Photo courtesy of Soul Train Holdings
Soul Train's host and executive producer, but he was also the show's owner, which made him the first black owner of a nationally syndicated television show.
Don Cornelius was
Don Cornelius was Soul Train's host and executive producer, but he was also the show's owner, which made him the first black owner of a nationally syndicated television show. Photo courtesy of Soul Train Holdings
I have to laugh when I see current fashion layouts that feature shorts in corduroy, suede and denim worn with tall boots and vests — and touted as The New Look.
Uh, no. That was The New Look 40 years ago, and people picked it up on Soul Train, the hourlong dance variety show that showcased some of the nation's premier soul artists from the early '70s until 2006. On Saturday, VH1 will air an hourlong documentary, Soul Train: The Hippest Trip in America, as part of its rock-doc series.
And this doc does indeed rock. Hard. Aretha Franklin. Marvin Gaye. James Brown. George Clinton and Parliament-Funkadelic. Chaka Kahn. Ike and Tina Turner (in, ahem, hot pants and over-the-knee boots). They all appeared at the request of executive producer/owner Don Cornelius, who is credited with being the first black owner of a successful syndicated television show.
Later, when the disco craze threatened to derail Soul Train, Cornelius says he had to have a talk with himself.
"I realized that a lot of what people were dancing to were black artists — disco could be us, too," he said at the documentary's premiere in Beverly Hills. So Gloria Gaynor, Barry White and Donna Summer all performed their hits under a shimmering, mirrored disco ball. Love to love you, baby.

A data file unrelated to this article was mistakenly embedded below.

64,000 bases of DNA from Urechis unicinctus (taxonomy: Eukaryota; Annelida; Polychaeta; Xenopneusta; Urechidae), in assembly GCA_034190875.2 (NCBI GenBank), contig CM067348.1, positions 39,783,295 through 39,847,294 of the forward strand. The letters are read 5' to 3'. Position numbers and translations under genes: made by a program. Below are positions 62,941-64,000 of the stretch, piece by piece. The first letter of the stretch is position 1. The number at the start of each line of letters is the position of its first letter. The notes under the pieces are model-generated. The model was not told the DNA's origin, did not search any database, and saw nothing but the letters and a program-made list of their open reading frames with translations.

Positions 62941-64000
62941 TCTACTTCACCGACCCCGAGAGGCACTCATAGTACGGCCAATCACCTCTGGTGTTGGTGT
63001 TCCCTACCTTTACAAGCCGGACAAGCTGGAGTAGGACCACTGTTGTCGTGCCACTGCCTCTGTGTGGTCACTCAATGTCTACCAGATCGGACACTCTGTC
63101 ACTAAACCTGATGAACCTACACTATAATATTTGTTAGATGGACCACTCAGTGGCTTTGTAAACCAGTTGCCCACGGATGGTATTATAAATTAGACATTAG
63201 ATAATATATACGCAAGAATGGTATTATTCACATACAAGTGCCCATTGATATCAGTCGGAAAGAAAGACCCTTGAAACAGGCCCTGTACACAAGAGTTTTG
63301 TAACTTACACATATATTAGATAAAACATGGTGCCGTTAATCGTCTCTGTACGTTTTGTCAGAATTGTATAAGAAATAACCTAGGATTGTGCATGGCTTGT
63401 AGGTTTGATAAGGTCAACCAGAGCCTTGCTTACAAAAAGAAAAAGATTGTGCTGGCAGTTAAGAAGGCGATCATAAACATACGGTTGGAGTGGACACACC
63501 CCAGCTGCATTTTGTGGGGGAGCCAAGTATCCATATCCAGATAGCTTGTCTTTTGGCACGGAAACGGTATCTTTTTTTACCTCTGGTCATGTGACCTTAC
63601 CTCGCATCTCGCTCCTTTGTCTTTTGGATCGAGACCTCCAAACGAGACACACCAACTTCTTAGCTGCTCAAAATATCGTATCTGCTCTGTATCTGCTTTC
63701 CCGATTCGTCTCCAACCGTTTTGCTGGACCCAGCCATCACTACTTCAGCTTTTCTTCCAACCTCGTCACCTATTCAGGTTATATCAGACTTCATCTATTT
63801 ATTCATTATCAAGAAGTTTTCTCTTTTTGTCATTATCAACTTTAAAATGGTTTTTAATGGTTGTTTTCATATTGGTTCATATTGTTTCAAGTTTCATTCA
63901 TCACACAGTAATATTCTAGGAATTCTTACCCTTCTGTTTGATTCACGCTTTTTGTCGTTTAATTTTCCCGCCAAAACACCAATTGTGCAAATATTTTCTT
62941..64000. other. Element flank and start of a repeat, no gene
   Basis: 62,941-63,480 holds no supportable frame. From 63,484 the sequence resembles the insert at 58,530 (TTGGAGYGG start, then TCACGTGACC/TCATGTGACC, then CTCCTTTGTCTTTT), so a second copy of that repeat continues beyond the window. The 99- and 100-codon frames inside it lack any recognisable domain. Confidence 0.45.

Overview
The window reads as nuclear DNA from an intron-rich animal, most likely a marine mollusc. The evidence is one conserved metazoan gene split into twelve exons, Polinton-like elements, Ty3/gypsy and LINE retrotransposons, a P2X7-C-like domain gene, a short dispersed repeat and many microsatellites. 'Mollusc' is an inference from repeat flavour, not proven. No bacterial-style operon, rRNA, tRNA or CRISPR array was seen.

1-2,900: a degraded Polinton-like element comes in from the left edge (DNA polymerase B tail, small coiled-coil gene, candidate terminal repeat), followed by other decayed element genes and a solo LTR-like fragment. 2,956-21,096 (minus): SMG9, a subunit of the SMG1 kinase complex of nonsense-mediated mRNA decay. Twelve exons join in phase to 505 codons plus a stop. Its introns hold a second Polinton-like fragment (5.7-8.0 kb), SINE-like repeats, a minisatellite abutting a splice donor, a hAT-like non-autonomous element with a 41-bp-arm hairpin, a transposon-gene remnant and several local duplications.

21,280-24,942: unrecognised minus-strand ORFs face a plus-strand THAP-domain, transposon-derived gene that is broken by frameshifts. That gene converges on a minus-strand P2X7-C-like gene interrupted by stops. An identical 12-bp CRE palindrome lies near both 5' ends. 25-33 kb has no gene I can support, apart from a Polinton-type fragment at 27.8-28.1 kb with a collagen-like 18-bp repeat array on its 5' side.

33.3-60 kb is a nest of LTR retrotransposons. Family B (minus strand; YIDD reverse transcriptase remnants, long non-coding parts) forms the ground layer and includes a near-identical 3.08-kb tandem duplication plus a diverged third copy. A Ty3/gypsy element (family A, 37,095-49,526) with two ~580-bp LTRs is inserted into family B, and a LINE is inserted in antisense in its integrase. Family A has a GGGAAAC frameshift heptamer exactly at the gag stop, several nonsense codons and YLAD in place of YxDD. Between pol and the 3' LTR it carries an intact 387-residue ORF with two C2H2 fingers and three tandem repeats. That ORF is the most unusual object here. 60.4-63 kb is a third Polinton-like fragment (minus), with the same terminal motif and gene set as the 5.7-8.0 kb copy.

White artists benefited, too. Singer Gino Vanelli said Soul Train made him a crossover success, because his appearances on the show greatly expanded his black fan base. Same for The Average White Band and David Bowie.
Probably the most beloved part of the Soul Train hour was when the show focused on its regular teen dancers coming down the Soul Train Line. As the documentary points out, that line has become an integral part of many celebrations.
Copyright Bruce W. Talamon, all rights reserved
Soul Train host Don Cornelius and Ahmir "?uestLove" Thompson of The Roots.
Writer Cheo Horari Coker (from left), singer/producer Smokey Robinson, singer Jody Watley, The Main Ingredient's Cuba Gooding Sr.,
Writer Cheo Horari Coker (from left), singer/producer Smokey Robinson, singer Jody Watley, The Main Ingredient's Cuba Gooding Sr., Soul Train host Don Cornelius and Ahmir "?uestLove" Thompson of The Roots. Copyright Bruce W. Talamon, all rights reserved
"Any African-American wedding, you have two things to close it out," Cedric the Entertainer says in the film. "A prayer, and the Soul Train Line."
And the line crossed ethnic borders to become a truly American tradition: Home videos in the documentary show couples who are Latino, Asian and white coming down the line at dances, parties, class reunions and weddings. And it wasn't just for young folk: There's a charming clip of a very sedate elderly couple dancing with elegant restraint through a double line of clapping, cheering youngsters.
The '70s get a constant drubbing for their bad taste and general lameness, but they got at least one thing right: Soul Train. And for an hour on Saturday night, viewers can acquaint themselves (or, in the case of people my age, reacquaint themselves) with why this show became must-see TV for so many of us.
Dancing: mandatory. White suits, platform shoes and medallions: optional.